If you’re in the business of importing and exporting, the shipping container is one of the most – if not, the most – important pieces of equipment you’ll use. It’s what gets your product from point of origin to point of destination and has been doing the job since containers were first used by horse-drawn carts in the late 18th century.
The markings on your containers are critical at every stage in the supply chain, as they’re responsible for signalling to various parties the important information they need to keep your goods secure.
If you’re looking to find out more about the meanings of markings on shipping containers, you’ve come to the right place. Below, we’ll consider everything ranging from container numbers and ISO Codes to classifications and cubes.
What are the ISO identification markings on a container?
The ISO is the International Standards Organisation (ISO), an international body based in Geneva formed out of several standards organisations that promote different commercial and industrial standards across the world.
The ISO developed a range of codes, referred to as ISO standard 6346 (or simply ISO 6346), which are used to mark shipping containers transported throughout domestic and international supply chains. They’re commonly referred to as ISO identification markings.
ISO identification markings on a container pursuant to ISO 6346 are the unique numbers used to identify the owner of a container and other integral information such as its weight, payload and type.
Each of the following ISO markings must be displayed on both ends, both sides and at the top of a container:
- Container numbers (consisting of owner codes, equipment categories, serial numbers and check digits);
- Country codes; and
- Size and type codes
The container number is the primary marking on the door of the container. It’s a sequence consisting of seven numbers and four letters.
An example of a container number could be ‘HBXU 3005342 ’.
This code comprises of the:
- Owner code: three letters, being HBX in the above example. Owner codes are unique to the individual owner and are registered with the Bureau of International Containers, known as the Bureau International des Containers et du Transport Intermodal (BIC) in French.
- Equipment category: consists of one letter. In the above example, this is “U”, signalling a freight container. Some of the other codes include “Z” for trailers and “J” for detachable container-related equipment.
- Serial number: consists of six numbers, being 300542 in the above example.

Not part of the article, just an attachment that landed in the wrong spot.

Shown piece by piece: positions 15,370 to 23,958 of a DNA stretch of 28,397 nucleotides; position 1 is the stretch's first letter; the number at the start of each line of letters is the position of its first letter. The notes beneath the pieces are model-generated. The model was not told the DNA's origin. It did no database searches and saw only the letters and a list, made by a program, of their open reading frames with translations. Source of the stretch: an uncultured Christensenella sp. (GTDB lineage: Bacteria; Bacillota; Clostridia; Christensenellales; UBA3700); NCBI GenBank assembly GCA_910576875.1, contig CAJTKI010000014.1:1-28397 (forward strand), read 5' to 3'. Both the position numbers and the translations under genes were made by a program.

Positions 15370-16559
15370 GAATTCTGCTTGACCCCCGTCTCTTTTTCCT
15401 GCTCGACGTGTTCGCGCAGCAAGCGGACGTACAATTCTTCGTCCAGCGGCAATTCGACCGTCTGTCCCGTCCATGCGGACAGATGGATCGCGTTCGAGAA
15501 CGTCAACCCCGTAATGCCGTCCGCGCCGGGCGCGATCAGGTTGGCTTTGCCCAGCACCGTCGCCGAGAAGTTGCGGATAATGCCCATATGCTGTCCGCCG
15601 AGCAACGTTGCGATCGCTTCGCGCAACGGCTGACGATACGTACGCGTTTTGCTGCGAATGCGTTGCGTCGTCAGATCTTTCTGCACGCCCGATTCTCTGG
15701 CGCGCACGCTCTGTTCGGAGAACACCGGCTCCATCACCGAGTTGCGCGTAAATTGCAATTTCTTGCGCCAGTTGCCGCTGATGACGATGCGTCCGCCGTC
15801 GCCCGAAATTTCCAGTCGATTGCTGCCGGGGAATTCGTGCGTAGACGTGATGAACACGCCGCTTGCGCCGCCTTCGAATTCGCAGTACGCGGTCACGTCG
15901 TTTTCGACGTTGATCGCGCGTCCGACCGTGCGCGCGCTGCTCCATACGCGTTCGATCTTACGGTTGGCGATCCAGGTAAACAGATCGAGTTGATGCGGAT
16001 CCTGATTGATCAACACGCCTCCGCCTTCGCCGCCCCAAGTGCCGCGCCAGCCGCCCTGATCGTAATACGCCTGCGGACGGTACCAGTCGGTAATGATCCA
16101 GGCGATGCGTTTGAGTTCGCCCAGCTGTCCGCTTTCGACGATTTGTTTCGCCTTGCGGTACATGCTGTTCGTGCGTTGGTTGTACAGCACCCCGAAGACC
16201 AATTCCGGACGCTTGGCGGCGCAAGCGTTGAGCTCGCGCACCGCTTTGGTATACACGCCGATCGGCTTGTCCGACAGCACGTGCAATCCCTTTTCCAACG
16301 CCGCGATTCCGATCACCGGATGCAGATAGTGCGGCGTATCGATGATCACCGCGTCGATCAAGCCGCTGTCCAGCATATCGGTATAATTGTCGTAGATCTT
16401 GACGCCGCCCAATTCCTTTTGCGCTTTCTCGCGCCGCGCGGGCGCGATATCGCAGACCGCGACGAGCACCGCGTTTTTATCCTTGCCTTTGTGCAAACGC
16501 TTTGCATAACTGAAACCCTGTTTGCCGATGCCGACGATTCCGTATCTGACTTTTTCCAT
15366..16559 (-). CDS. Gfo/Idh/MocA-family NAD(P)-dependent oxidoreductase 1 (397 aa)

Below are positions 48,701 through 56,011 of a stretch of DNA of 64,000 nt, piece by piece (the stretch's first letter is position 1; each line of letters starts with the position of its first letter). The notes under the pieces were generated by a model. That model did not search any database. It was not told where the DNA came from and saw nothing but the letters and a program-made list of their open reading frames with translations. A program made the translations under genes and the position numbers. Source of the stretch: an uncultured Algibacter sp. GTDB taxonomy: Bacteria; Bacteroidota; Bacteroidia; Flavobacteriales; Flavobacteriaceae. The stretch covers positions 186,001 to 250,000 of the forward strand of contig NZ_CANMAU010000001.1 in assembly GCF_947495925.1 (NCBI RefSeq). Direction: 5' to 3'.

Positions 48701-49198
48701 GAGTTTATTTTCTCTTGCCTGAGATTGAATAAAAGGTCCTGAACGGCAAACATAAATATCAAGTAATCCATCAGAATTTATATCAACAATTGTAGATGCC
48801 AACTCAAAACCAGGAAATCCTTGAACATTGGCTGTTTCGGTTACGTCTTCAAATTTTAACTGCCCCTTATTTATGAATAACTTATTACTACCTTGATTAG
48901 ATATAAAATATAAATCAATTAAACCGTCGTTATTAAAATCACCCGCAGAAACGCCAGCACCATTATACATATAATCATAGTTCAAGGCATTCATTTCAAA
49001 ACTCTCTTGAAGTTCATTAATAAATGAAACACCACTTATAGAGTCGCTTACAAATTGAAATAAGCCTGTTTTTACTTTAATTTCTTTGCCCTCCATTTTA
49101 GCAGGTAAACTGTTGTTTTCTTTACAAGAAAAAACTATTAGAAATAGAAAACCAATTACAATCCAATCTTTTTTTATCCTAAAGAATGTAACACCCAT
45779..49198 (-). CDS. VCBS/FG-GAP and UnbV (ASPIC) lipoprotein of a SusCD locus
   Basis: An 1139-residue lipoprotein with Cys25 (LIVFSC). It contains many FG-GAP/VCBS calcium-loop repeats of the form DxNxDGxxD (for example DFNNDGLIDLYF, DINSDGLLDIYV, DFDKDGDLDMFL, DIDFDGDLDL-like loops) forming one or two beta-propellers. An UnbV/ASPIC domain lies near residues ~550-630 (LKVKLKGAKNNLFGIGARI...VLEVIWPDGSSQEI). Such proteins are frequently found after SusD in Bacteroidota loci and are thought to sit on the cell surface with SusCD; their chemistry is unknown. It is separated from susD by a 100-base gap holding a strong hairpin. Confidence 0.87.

- Check digit: one number after the serial number. This number is critical because it’s used to determine if the container number sequence is a valid sequence or not.
Freight operators, shipping terminals and others in the supply chain are able to instantly verify container numbers through using the BIC Container Check Digital Calculator available online.
This is because that singular check digit is carefully arrived to using an algorithm that both involves the owner code and serial number.
If you aren’t aware who the owner is of any particular container, you can perform a BIC Code Search to identify them using the BIC Code Lookup Tool.
Although, note that the owner of the container may not be the person or business operating it. They could have leased the container to another operator (which common in modern freight shipping) and this won’t be captured by the Lookup Tool.
Size and type codes (sometimes called the ISO Code)
Each container is also given a unique ‘size and type code’ to avoid further ambiguity.
The first character of the code signals the length of the container. The second represents the width and height, whilst the third and fourth character indicates the actual kind of container.
A general 20-foot container may, for example, be marked ‘22G1’ for its size and type code. This indicates to parties in the supply chain that the container:
- is 20 feet long;
- is 8 feet, 6 inches high; and
- has a tare weight of 2,250 kilograms.
Country codes consists of two capital letters as described in ISO 3166 (Codes for the representation of names of countries and their subdivisions).
These codes are designed to indicate the country in which the code is registered. It does not indicate, however, the owner or operator’s nationality.
What other markings are included on a container?